- Kill the heat, add parsley, the juice of 1 lemon, and toss well.
- Transfer into a serving dish and top with shaved parmesan.
#4. Spinach with Chickpeas, Walnuts & Bacon: Exploring Danish Cuisine
Working as a server and bartender at Girasole in Pittsburgh, Fischoff was furloughed just like most of the staff. As a Danish immigrant, her dream was to share her world and recipes with the world, and this Lavede Mad spinach with chickpeas, walnuts, and bacon is one of her best.
Making the Spinach Spinach with Chickpeas, Walnuts, and Bacon
- Place a large pan over high heat (cast-iron works best but any other would do).
- Chop up 6 to 8 bacon thick-cut slices into inch-sized pieces and cook until they start to become slightly browned. Remove bacon leaving the fat in the pan and set aside.
- Add 1 Tbsp minced garlic and half white onion, diced. Saute for 3 to 4 minutes until the onion becomes translucent and add 2 large handfuls of raw, unsalted walnut halves.
- Toast the walnuts until barely brown, add about 15 ounces of drained chickpeas, and generously season with 1 Tbsp each oregano, thyme, and dried paprika.
- Salt to taste and stir continuously for about 5 minutes.
- Mix in 6 handfuls of fresh spinach and cook for 2 more minutes.
- Add the bacon back and toss everything to combine.
- Service over quinoa, rice, mashed potatoes, or as is.
#5. Honeysuckle Cocktail: Refreshing Drink for a New Beginning
Grier is a bartender who used to work at Multnomah Whiskey Library in Portland, Oregon before it was shut down but this doesn’t affect his mood nor everyone else looking for a refreshing beverage. This honeysuckle cocktail is one of his favorite recipes so far.
Making the Honeysuckle Cocktail
- Start with the honey syrup. Place 1 cup honey in a heat-proof container and boil 0.75 cup water separately (you can use that electric kettle) and then slowly add the boiling water to the honey, stirring constantly. Let the syrup cool and store in the fridge.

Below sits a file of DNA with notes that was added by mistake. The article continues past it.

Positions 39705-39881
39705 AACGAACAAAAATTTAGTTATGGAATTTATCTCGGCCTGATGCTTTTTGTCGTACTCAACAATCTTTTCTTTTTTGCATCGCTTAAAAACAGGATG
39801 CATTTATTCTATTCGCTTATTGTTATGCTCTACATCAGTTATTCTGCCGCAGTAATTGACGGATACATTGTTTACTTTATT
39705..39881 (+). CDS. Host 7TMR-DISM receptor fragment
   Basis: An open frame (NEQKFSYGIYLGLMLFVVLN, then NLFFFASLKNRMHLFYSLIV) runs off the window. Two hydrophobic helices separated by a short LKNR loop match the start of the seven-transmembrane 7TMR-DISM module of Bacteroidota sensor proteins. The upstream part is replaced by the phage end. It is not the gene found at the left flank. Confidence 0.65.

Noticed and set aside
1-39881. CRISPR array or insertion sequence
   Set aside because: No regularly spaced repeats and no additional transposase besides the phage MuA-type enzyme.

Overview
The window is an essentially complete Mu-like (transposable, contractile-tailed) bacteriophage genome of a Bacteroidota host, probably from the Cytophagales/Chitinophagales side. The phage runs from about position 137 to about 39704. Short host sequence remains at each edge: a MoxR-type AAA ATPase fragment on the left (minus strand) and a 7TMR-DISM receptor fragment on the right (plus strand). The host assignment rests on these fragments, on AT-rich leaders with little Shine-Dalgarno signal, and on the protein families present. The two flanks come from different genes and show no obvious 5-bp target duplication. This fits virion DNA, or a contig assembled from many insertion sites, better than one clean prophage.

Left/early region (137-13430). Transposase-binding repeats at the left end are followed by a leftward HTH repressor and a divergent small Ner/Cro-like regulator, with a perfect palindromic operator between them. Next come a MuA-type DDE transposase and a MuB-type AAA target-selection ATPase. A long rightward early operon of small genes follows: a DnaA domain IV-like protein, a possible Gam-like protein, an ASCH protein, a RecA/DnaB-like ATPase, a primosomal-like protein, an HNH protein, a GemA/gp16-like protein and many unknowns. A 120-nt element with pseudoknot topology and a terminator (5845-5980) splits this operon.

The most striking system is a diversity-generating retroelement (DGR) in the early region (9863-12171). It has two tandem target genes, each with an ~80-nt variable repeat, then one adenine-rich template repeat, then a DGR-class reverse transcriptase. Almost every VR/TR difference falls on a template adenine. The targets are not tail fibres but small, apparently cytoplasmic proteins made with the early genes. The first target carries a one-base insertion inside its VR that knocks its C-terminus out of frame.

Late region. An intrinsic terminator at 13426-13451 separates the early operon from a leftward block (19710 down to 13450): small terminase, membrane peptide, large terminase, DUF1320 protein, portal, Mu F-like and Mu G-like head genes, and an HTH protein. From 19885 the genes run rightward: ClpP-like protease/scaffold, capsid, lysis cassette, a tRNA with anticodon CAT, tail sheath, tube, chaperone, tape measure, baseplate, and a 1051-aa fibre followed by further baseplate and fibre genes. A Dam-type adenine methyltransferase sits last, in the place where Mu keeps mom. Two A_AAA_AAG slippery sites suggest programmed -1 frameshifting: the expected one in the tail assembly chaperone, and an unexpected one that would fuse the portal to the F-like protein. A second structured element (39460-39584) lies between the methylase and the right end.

- Fill a cocktail shaker with ice and 2 oz rum (light white rum is the usual choice but blending white rum with aged rum is the best choice).
- Add 0.75 oz of each honey syrup and freshly-squeezed lime juice.
- Shake and strain into a chilled cocktail glass.
#6. Season Changer Cocktail: Spring Is Right Around the Corner
Hood used to be a bartender at Paddy Long’s in Chicago where winters are roughly 6 months. It doesn’t feel like Spring yet for sure, but sometimes all it takes is a few cocktail changer recipes. In Hood’s case, there’s a particular one that does the trick.
Making the Season Changer Cocktail
- In a cocktail shaker, add 2 oz Rye, 0.75 oz freshly-squeezed lemon juice, and 0.25 oz simple syrup. Pro tip: you can use the honey syrup from the above recipe instead or you can make your own using equal parts sugar and boiling water.
- Add ice and shake vigorously for at least 20 seconds.
- Double strain into a rocks glass, add large ice cubes and leave enough room for the next ingredient.
- Slowly float about 1.5 oz red wine over the back of a spoon.
#7. Juan Draper Cocktail with Vanilla Syrup: The Bitter-Sweet Drink for Times Like These
Dan Moberger, a graduate student at Northwestern University who lost his bartending job during the shutdown has a bitter-sweet recipe for the occasion.
Making Juan Draper Cocktail with Vanilla Syrup
- Stir 2 oz mezcal, 0.25 oz vanilla syrup, 1 dash Angostura bitters, and 2 dashes of grapefruit or orange bitters with plenty of ice.
- Strain into an old-fashioned glass.
- Finish up with fresh ice, preferably 1 extra-large cube if you have it, and garnish with an orange peel.
Imagine eating at a place where your main course isn’t served by smiling servers, but by a bunch of rude staff who don’t care about Yelp ratings. Or perhaps dining at a place that has a graveyard at its center? From dining suspended in the sky to eating your meal 16 feet underneath the Indian Ocean, the restaurants listed below offer a dining experience like no other. So, if you’re a sucker for a restaurant experience that’s definitely not run-of-the-mill, these are the places you need to go.